As renewable energy finally takes off, China, which controls 97% of the global supply of rare earth elements, vital to much renewable technology, has tightened supply. As industry and governments around the world scramble for solutions, the complex process of recycling rare earths has moved into the spotlight. Ben Messenger investigates.Over recent years there has been much discussion across the world of declining fossil fuel supplies, ‘peak oil’ and the increasingly urgent need for sustainable energy production. And that talk has not gone unanswered. According to the Renewable Energy Policy Network for the 21st Century (REN21) in 2009 over $160 billion was invested globally in renewable energy capacity and manufacturing facilities, a figure that in the face of severe economic conditions rose to $211 billion in 2010.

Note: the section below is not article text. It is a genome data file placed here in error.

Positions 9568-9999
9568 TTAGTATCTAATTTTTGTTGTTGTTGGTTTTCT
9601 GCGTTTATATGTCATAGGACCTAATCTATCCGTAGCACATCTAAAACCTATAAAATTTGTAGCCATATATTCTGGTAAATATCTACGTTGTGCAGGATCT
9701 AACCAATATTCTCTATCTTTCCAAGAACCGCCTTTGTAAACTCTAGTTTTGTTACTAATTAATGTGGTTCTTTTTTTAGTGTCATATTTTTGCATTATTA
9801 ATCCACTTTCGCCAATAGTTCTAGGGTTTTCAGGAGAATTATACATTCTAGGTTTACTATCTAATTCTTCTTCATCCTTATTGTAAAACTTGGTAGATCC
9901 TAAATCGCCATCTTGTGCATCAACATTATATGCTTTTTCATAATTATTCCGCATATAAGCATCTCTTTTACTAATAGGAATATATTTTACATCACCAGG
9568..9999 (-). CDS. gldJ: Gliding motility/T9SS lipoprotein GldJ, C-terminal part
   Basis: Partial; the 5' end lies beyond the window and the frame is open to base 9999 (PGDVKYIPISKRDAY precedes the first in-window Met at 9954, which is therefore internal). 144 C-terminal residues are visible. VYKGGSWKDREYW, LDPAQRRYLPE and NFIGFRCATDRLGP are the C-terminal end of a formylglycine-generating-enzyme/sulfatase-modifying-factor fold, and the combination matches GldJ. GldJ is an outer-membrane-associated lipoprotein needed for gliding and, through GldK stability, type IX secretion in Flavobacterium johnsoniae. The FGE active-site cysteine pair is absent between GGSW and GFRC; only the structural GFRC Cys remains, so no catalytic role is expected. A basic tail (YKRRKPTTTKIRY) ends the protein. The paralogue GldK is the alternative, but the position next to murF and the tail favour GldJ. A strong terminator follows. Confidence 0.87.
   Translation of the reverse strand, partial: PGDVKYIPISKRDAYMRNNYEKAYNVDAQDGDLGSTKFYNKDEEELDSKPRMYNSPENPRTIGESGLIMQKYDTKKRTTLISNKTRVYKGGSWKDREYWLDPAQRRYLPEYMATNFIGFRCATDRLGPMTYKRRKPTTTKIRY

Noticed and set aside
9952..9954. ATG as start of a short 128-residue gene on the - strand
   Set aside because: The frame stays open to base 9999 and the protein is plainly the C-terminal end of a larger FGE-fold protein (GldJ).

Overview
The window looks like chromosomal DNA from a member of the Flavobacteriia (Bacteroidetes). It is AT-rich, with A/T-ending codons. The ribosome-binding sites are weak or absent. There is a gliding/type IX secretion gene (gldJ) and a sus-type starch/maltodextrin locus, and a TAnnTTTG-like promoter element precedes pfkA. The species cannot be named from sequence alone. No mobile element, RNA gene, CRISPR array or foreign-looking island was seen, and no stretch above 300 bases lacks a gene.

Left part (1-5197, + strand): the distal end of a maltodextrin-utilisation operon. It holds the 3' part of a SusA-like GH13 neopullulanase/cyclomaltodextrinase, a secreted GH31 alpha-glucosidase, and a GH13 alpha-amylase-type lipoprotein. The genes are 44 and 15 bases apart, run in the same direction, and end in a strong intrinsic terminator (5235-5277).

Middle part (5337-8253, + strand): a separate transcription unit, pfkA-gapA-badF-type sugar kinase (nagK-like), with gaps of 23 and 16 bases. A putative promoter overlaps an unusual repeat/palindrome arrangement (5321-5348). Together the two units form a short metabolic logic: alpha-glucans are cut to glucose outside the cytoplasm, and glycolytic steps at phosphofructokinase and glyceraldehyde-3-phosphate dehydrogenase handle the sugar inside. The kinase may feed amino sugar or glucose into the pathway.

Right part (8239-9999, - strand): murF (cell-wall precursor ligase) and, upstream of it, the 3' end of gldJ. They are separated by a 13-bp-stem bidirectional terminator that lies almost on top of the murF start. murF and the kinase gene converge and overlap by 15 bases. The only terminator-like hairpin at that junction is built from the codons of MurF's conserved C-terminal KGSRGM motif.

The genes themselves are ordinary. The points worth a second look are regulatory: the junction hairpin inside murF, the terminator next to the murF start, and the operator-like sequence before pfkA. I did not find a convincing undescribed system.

In the U.S. renewable energy accounted for an estimated 25% of newly installed generating capacity in 2010 and by the end of the year made up 11.6% of total capacity. Meanwhile China added some 29 GW of renewable capacity, which now accounts for around 26% of its total capacity. In the same year renewables accounted for some 41% of new capacity in the EU with 22.6 GW of installations. Globally 39 GW of wind capacity was installed taking the total to 198 MW, while the total existing Solar Photovoltaic (PV) capacity grew 72% in 2010 to around 40 GW.
Clearly, when it comes to renewable energy the world has put its money where its mouth is. Few could argue that’s a bad thing, while some still claim that it’s too little too late. Either way, for all the benefits the shift towards ‘green’ energy brings, it also creates problems of its own – or at least greatly exacerbates existing ones.
Read the full article and Gschneidner’s comments here.